Attorneys ask for joining of jail lawsuits

By Abby Morris
Star Staff
amorris@starhq.com

   Attorneys in the two lawsuits filed against Carter County citing "inhumane" conditions at the Carter County Jail filed a motion in federal court on Wednesday to have those two lawsuits joined, while the attorney representing the county in the two cases has not yet filed a response to either complaint.
   The first lawsuit was filed in U.S. District Court in Greeneville on Nov. 2, 2003 and the second was filed in the same court on Dec. 3, 2003. Both lawsuits are seeking class-action status.
   Johnson City attorney Scott Pratt filed the first complaint on behalf of Michael Todd Davis and Donna Wells. Knoxville attorney John Eldridge filed the second complaint on behalf of Tony Berry. The suits contend that all three of the plaintiffs were incarcerated in the Carter County Jail and suffered some form of harm during their time at the detention facility.
   According to the Motion for Joinder which was filed on Wednesday, the plaintiffs have each brought actions against the defendants -- Carter County and Sheriff John Henson -- and have also sought to have their lawsuits designated as class-action in order to obtain declaratory and injunctive relief. "As a result, the two lawsuits are seeking the same relief against the same defendants, except for each individual plaintiff's claim for damages," the motion states. "The plaintiff's claims against the defendants arise out of the same transaction, occurrence, or series of transactions or occurrences. But for the individual damage claims, the same questions of law and fact will arise in each action."
   According to clerks with the U.S. District Court in Greeneville, the motion was filed on Wednesday and there is no word yet as to when the judge will make a ruling on the motion.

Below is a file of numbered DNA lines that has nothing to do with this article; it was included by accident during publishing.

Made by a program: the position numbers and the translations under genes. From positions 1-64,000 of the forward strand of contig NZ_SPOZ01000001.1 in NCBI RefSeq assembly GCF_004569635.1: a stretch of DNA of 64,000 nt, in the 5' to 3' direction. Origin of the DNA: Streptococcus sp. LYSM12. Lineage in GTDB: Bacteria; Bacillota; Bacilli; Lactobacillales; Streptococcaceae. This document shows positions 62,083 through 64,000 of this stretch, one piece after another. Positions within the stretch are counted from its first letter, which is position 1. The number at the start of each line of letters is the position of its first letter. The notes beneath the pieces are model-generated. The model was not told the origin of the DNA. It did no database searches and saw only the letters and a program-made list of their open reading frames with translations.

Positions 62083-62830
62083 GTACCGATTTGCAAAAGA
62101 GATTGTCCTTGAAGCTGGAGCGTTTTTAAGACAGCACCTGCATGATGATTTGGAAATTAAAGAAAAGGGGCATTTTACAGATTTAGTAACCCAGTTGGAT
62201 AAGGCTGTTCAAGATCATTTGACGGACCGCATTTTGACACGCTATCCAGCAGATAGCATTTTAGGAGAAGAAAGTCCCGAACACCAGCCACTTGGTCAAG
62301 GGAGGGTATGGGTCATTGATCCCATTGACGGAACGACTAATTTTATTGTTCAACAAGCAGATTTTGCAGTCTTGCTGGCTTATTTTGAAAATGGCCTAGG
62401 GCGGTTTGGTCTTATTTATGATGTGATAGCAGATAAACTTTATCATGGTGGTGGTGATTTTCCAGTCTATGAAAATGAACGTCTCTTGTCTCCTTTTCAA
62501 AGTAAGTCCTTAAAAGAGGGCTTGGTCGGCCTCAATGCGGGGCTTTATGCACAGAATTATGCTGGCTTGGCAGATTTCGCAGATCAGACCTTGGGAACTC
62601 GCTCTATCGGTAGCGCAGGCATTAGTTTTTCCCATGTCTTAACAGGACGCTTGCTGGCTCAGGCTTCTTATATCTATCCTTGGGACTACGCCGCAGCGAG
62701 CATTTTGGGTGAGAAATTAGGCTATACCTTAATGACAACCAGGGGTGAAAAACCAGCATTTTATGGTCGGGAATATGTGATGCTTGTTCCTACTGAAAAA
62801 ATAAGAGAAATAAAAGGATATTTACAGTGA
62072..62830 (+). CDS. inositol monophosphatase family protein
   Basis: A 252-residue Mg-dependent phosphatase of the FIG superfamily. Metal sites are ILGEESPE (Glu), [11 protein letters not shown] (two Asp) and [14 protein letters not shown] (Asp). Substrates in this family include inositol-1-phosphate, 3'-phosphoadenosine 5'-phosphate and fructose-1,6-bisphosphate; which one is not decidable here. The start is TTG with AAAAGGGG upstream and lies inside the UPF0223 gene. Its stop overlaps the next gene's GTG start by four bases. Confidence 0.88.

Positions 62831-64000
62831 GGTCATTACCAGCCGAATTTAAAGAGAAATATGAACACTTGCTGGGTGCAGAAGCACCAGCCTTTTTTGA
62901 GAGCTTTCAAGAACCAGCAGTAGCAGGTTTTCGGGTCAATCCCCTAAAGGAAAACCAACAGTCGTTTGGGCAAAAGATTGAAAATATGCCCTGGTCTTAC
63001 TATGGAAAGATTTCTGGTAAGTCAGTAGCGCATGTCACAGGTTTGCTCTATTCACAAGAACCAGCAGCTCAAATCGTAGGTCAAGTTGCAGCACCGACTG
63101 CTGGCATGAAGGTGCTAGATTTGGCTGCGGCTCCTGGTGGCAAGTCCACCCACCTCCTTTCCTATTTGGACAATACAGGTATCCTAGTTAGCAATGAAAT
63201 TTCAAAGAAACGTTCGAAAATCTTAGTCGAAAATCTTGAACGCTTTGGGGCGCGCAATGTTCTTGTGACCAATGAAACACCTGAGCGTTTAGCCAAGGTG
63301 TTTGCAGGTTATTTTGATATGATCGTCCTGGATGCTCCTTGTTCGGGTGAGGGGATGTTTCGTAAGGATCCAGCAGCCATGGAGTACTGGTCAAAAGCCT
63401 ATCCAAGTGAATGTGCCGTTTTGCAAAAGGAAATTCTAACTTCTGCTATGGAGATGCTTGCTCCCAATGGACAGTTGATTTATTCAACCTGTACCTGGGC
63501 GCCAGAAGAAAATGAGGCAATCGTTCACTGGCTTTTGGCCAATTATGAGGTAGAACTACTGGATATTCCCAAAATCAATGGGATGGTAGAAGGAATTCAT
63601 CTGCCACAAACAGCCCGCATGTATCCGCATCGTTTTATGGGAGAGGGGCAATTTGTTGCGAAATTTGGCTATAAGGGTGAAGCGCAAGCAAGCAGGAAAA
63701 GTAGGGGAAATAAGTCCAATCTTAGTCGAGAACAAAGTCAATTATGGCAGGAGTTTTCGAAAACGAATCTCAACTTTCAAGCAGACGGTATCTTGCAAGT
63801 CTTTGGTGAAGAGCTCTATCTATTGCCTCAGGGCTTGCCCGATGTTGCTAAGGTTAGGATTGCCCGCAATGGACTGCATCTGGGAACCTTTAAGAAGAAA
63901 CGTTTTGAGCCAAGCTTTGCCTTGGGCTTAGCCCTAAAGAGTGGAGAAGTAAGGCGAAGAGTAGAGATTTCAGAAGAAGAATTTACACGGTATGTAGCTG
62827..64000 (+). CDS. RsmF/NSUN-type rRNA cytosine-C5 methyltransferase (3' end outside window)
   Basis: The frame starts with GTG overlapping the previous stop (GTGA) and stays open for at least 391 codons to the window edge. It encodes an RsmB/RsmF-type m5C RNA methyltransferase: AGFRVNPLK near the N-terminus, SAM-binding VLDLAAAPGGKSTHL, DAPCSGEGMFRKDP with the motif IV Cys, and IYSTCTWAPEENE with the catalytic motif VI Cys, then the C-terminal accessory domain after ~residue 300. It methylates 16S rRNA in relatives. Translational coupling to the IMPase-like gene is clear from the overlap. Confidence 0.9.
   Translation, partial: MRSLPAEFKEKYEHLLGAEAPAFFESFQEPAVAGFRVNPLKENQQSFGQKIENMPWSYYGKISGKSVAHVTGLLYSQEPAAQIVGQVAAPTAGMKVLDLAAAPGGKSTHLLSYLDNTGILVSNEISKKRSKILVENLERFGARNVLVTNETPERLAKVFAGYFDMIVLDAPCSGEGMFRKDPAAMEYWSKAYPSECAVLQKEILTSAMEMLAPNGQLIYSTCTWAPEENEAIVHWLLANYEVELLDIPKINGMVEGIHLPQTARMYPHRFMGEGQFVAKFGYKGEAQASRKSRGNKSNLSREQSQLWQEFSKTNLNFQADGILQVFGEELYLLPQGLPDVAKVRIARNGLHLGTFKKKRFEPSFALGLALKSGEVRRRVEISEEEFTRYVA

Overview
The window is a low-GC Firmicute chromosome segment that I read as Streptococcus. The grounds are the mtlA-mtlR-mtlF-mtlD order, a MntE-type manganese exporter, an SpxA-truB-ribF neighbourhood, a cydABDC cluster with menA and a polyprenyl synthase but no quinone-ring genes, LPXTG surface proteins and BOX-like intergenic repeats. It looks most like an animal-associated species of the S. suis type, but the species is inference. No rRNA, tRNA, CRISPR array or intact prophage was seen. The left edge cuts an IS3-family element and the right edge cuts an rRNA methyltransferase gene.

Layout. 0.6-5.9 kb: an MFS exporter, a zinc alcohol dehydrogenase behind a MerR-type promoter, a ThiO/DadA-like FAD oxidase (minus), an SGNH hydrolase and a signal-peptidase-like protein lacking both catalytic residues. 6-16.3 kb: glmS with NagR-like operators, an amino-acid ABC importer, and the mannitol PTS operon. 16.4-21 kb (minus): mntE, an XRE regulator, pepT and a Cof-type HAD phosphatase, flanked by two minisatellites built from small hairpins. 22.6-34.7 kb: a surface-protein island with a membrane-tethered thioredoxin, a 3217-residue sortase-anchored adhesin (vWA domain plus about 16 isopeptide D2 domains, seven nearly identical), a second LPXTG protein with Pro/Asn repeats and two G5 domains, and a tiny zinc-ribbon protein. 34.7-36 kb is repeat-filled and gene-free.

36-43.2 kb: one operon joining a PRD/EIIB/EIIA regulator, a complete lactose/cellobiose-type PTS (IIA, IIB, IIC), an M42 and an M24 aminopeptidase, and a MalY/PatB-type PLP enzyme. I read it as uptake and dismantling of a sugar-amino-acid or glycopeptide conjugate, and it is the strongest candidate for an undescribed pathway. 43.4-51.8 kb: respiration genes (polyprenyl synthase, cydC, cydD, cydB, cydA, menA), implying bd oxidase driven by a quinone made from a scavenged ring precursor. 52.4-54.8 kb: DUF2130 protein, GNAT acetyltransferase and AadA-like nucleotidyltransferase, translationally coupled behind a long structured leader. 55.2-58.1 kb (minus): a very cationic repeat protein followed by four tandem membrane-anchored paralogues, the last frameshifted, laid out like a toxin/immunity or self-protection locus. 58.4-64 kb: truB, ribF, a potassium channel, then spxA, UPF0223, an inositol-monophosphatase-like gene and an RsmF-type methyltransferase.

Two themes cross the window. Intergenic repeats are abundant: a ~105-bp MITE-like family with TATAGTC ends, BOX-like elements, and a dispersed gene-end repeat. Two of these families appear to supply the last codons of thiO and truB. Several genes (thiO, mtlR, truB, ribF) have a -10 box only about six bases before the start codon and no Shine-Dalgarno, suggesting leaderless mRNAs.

Clerks with the court also stated that the defendant's attorney, John Duffy, of Knoxville, had filed no response to either claim. Telephone calls to Duffy's office were not immediately returned on Wednesday. However, Duffy told the Star in early December that he anticipated filing a response to the first lawsuit -- the second had not yet been filed -- by Dec. 25.
   According to County Mayor Dale Fair, Duffy has been appointed by the county to serve as their attorney in the second lawsuit as well.
   Both lawsuits claim that conditions inmates endure at the Carter County Jail "fall beneath the minimum standards for human decency, inflict cruel and needless punishment on all of the inmates and create an environment that takes a tremendous toll on the inmates' physical and emotional well-being."
   The suits seek an injunction against the defendants in the hope of correcting the adverse conditions they claim exist at the detention facility. "Plaintiff and the class seek to alleviate unsanitary conditions, lack of adequate medical care, dental care and mental health care, lack of exercise and recreation, lack of access to legal materials and legal assistance, lack of fire safety, lack of basic hygiene materials, lack of adequate supervision, and other unconstitutional conditions at the facility," the second suit claims.
   The plaintiffs also seek individual claims for damages.
   Wells contends that while she was an inmate at the jail, she was bitten by a Brown Recluse spider and did not receive adequate medical care for the injury when she notified jailers of the incident and has since developed necrosis, or death of tissue, in her leg which has left permanent injury.
   Davis contends that he was assaulted by other inmates on several occasions while he was imprisoned in the facility due inadequate supervision, the complaint states.
   Berry contends that while he was incarcerated at the jail he received inadequate medical care for his diabetes, which jail staff had been informed of, and as a result was released on a medial furlough by a judge due to the fact that his blood sugar levels were so out of balance that he had to be hospitalized and, at the time of the complaint, his health care provider had still not been able to restore them to proper balance.
   On Wednesday, Eldridge could not be reached for further comment due to being out of the office for the holidays. Pratt also did not return phone calls.